The viviparous mutants of Zea mays are characterized by precocious germination 30-36 days after pollination, indicating a failure of the normal dormancy inducing mechanism. In addition to premature germination, all viviparous mutants cause obvious changes in seed and/or seedling phenotype. These pleiotropic effects allow the identification of homozygous viviparous seed on segregating ears to be made as early as 14 days post pollination.
Ears segregating for vp, vp2 and vp9 were harvested at various times from 14 to 30 days post pollination. Embryos were removed from surface sterilized seed and placed on Murashige-Skoog solidified agar medium with and without abscisic acid (ABA). A concentration of 3 mg% ABA was used since this completely inhibited growth of normal embryos. No other growth regulators were added. Explanted embryos were incubated for 20 days at 34C and 100fc illumination in a day:night regime of 12:12. Results are presented in Table 1.
In a second series of experiments, ABA levels of excised 20-day-old embryos were determined by gas chromatography. Preliminary results are shown in Table 2. Homozygous vp seeds were identified by their lack of anthocyanins in full aleurone color genetic background (A A2 C R). Homozygous vp2 and vp9 seeds were identified on segregating ears by their failure to produce endosperm carotenoids in a yellow (Y) genetic background.
Robertson (Genetics 40:745-760, 1955) grouped the viviparous mutants into two classes on the basis of their pleiotropic effects, but our preliminary data suggest that three, perhaps four, classes exist.
Class one mutants have normal carotenoid content in the endosperm and produce normal green seedlings and plants when homozygous. However, they fail to produce anthocyanin in the aleurone in the presence of the genes required for aleurone color. The vp mutant, which belongs to this class, produces normal amounts of ABA, and growth of homozygous vp embryos in culture is not inhibited by ABA at concentrations that prevent growth of normal embryos. We suggest that class one mutants are defective for a specific ABA receptor.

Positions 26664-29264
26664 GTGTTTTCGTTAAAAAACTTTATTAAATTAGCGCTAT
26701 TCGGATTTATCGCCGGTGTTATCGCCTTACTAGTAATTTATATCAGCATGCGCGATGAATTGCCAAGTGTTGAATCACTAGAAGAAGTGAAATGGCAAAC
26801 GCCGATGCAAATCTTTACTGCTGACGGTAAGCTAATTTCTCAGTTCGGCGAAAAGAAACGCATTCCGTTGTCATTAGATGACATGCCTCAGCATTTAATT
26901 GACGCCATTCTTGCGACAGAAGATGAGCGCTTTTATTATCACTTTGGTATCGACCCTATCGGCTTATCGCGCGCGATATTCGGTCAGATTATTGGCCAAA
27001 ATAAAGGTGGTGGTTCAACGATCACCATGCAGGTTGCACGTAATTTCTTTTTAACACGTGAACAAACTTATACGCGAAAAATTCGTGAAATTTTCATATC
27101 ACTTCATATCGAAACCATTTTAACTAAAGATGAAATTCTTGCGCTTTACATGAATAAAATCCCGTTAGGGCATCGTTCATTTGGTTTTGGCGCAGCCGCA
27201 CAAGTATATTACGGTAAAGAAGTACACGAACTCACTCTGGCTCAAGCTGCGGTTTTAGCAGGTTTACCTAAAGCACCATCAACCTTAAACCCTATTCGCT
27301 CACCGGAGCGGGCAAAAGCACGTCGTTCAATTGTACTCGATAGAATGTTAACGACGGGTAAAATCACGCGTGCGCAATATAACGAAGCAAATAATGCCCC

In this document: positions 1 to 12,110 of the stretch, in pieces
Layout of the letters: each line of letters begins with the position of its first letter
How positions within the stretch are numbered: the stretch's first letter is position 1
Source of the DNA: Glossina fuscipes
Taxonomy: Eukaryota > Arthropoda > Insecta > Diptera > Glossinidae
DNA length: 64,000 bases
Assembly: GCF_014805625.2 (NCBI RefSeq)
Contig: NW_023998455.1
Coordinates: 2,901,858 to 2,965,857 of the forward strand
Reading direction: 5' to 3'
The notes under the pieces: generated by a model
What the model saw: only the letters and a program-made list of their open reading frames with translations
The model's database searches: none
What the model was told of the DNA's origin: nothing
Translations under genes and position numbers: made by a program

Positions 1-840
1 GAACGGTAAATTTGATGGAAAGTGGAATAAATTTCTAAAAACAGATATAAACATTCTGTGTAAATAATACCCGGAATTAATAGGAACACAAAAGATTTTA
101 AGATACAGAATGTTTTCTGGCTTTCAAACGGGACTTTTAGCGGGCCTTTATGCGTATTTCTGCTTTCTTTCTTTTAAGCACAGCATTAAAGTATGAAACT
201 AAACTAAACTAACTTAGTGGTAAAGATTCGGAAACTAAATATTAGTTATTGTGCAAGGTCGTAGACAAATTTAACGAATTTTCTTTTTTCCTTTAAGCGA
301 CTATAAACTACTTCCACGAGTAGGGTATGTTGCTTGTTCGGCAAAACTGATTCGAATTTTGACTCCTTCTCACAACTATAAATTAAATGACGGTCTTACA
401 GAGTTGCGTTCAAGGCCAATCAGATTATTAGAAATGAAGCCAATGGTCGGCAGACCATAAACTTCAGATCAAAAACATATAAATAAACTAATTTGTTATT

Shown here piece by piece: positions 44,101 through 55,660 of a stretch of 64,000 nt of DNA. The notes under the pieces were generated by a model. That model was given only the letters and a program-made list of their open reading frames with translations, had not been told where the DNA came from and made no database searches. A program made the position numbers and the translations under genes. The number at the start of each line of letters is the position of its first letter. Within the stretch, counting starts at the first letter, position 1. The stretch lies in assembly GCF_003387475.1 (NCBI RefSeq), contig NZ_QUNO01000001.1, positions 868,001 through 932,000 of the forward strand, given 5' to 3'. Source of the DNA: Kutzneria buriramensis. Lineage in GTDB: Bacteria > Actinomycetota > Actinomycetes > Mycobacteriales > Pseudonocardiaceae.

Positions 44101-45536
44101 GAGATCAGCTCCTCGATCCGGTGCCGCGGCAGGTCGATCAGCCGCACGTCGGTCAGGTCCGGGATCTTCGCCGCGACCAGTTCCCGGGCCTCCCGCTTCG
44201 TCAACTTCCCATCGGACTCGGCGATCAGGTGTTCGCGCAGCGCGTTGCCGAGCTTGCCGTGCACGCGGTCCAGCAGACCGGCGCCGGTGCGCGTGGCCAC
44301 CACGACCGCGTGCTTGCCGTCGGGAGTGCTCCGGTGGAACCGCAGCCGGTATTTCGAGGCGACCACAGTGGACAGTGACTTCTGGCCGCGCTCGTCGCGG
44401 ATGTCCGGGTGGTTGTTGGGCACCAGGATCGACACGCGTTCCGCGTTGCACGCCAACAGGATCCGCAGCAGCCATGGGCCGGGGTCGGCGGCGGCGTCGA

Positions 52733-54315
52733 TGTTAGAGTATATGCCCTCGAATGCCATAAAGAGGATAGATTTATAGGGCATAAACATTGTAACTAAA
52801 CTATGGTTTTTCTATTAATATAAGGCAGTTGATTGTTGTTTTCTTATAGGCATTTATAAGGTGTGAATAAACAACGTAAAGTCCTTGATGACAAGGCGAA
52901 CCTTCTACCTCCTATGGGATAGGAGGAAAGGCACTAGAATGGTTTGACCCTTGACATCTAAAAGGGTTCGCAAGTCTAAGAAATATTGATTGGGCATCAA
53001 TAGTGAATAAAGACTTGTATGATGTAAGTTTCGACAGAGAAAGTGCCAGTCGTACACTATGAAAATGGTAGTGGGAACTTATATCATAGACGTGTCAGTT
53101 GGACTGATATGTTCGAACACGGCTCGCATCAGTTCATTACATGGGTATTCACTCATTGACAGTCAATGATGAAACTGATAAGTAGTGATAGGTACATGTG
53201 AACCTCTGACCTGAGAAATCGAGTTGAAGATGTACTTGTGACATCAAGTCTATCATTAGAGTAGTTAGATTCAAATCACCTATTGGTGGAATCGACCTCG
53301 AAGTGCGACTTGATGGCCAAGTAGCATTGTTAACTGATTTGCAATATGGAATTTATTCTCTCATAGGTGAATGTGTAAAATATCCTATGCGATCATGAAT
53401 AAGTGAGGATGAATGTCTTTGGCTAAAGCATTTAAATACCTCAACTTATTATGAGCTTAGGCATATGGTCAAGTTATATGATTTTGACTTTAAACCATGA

Class two mutants fail to develop carotenoids in endosperm and leaf tissue, and the seedlings are albino when grown under normal illumination. These seedlings are not deficient for chlorophyll, but the chlorophyll is subject to photodestruction in the absence of carotenoids (Anderson and Robertson, Plant Physiol. 35:531-534, 1960). Our preliminary studies with two mutants of this class, vp2 and vp9, show that both are ABA deficient. Embryo ABA content of these mutants is 25-30% of that found in non-viviparous embryos of the same ears at various stages of development tested to date. In addition, the presence of ABA in the culture medium completely inhibits growth of vp2 and vp9 embryo explants. Since ABA and carotenoids have common precursers (Milborrow, Ann. Rev. Plant Physiol. 25:259-307, 1974, and Treharne et al., Phytochemistry 5:581-587, 1966) we suggest that the class two mutants will all be found to be deficient for ABA. The five mutants in this class (vp2, vp5, vp7, vp9 and w3) provide an opportunity to study ABA synthesis using a genetic dissection approach.
Class three mutants have pleiotropic effects on seedlings but do not affect carotenoids or anthocyanins in the seed. Two mutants (vp6 and vp8) fall into this category. While we have no data, as yet, regarding the response of these mutants to ABA, it is consistent with our model to propose that they may affect steps in ABA synthesis beyond the carotenoid branch point.
J. D. Smith, Steve McDaniel and Sam Lively
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